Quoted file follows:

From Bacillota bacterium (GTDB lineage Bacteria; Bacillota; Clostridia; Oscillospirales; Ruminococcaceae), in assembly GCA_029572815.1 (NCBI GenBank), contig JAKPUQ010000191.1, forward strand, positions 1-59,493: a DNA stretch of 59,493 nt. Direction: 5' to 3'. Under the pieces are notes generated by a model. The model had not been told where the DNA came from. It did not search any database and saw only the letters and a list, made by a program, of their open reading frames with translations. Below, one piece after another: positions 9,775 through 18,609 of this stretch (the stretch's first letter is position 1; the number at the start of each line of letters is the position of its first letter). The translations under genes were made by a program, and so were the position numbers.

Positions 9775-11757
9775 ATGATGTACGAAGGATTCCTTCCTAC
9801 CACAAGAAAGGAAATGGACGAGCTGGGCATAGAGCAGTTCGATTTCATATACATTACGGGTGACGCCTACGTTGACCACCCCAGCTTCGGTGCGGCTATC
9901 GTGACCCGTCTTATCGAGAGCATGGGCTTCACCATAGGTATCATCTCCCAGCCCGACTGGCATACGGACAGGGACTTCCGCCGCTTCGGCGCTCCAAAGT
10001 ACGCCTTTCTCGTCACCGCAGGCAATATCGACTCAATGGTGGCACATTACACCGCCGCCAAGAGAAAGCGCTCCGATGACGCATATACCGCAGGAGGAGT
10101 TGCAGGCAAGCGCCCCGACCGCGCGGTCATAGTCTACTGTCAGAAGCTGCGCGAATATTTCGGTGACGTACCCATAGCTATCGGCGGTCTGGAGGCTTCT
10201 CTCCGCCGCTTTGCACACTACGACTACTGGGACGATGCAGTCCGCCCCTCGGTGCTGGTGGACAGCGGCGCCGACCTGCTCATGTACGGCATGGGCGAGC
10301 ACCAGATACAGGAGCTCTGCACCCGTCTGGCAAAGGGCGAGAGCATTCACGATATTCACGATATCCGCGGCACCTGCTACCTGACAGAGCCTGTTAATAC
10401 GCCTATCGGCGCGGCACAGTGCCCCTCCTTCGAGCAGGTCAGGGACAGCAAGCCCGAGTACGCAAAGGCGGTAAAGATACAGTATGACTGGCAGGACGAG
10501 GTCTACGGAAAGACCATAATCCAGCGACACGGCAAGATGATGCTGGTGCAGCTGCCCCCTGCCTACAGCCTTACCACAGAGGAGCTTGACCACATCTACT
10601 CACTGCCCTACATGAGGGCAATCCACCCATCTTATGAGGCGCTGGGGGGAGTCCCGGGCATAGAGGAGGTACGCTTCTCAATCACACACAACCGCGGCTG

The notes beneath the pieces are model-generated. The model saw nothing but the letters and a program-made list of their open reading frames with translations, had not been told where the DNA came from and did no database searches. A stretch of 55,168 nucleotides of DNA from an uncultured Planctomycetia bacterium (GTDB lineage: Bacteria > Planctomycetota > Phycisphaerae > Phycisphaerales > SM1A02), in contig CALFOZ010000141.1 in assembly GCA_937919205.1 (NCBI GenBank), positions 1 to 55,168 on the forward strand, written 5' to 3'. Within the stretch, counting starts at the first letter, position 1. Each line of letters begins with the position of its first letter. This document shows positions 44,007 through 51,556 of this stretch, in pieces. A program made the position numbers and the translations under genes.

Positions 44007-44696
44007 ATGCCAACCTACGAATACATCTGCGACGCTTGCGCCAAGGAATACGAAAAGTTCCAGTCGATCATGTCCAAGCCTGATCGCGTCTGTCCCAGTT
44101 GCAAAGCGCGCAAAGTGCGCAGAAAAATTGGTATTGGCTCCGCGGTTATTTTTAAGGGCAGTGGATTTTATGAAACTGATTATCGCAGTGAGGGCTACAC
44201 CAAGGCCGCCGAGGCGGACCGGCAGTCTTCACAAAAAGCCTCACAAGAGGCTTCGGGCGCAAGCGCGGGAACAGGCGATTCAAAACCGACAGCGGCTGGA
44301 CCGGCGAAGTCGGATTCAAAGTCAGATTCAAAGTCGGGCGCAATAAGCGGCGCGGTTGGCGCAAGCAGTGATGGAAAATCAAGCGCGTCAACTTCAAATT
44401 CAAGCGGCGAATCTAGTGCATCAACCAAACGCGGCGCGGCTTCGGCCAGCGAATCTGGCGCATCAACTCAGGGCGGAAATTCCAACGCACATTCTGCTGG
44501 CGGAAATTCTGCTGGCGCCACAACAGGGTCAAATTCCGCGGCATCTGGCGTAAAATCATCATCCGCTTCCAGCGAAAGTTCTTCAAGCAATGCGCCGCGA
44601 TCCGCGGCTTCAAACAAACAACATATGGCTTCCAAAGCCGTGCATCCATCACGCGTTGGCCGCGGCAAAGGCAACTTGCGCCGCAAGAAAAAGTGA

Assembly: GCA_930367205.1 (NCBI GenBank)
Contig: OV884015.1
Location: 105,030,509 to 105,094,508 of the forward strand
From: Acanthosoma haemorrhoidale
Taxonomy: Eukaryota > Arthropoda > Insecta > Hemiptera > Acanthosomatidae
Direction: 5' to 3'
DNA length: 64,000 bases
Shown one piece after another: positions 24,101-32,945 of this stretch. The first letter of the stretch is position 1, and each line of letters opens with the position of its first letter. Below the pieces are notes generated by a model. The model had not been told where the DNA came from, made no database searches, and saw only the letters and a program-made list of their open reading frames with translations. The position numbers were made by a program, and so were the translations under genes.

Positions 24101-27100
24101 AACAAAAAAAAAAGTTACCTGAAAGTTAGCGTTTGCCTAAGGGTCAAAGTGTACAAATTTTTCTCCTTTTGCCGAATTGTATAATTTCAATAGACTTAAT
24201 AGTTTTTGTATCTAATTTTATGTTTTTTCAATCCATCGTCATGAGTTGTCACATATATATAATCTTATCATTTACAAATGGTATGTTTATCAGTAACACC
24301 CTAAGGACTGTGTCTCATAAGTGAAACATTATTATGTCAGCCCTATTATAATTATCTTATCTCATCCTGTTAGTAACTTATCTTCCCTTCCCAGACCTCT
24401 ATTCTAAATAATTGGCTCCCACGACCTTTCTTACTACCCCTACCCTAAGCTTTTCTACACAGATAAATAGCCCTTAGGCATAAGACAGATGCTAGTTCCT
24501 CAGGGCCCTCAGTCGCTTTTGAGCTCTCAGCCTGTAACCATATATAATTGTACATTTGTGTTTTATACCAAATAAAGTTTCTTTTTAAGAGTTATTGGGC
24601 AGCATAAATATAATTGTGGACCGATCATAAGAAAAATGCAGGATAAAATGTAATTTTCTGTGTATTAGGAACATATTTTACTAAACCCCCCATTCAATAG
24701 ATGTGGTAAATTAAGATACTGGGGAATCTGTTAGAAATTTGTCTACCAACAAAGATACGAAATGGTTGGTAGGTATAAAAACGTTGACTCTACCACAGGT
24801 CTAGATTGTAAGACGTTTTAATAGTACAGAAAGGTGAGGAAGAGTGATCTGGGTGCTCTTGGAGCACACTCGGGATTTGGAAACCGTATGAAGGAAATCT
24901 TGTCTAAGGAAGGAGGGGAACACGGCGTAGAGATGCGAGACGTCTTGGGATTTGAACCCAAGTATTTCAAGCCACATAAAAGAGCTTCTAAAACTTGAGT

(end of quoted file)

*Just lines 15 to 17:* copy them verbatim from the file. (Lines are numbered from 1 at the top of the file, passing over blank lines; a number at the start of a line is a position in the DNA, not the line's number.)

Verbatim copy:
44007 ATGCCAACCTACGAATACATCTGCGACGCTTGCGCCAAGGAATACGAAAAGTTCCAGTCGATCATGTCCAAGCCTGATCGCGTCTGTCCCAGTT
44101 GCAAAGCGCGCAAAGTGCGCAGAAAAATTGGTATTGGCTCCGCGGTTATTTTTAAGGGCAGTGGATTTTATGAAACTGATTATCGCAGTGAGGGCTACAC
44201 CAAGGCCGCCGAGGCGGACCGGCAGTCTTCACAAAAAGCCTCACAAGAGGCTTCGGGCGCAAGCGCGGGAACAGGCGATTCAAAACCGACAGCGGCTGGA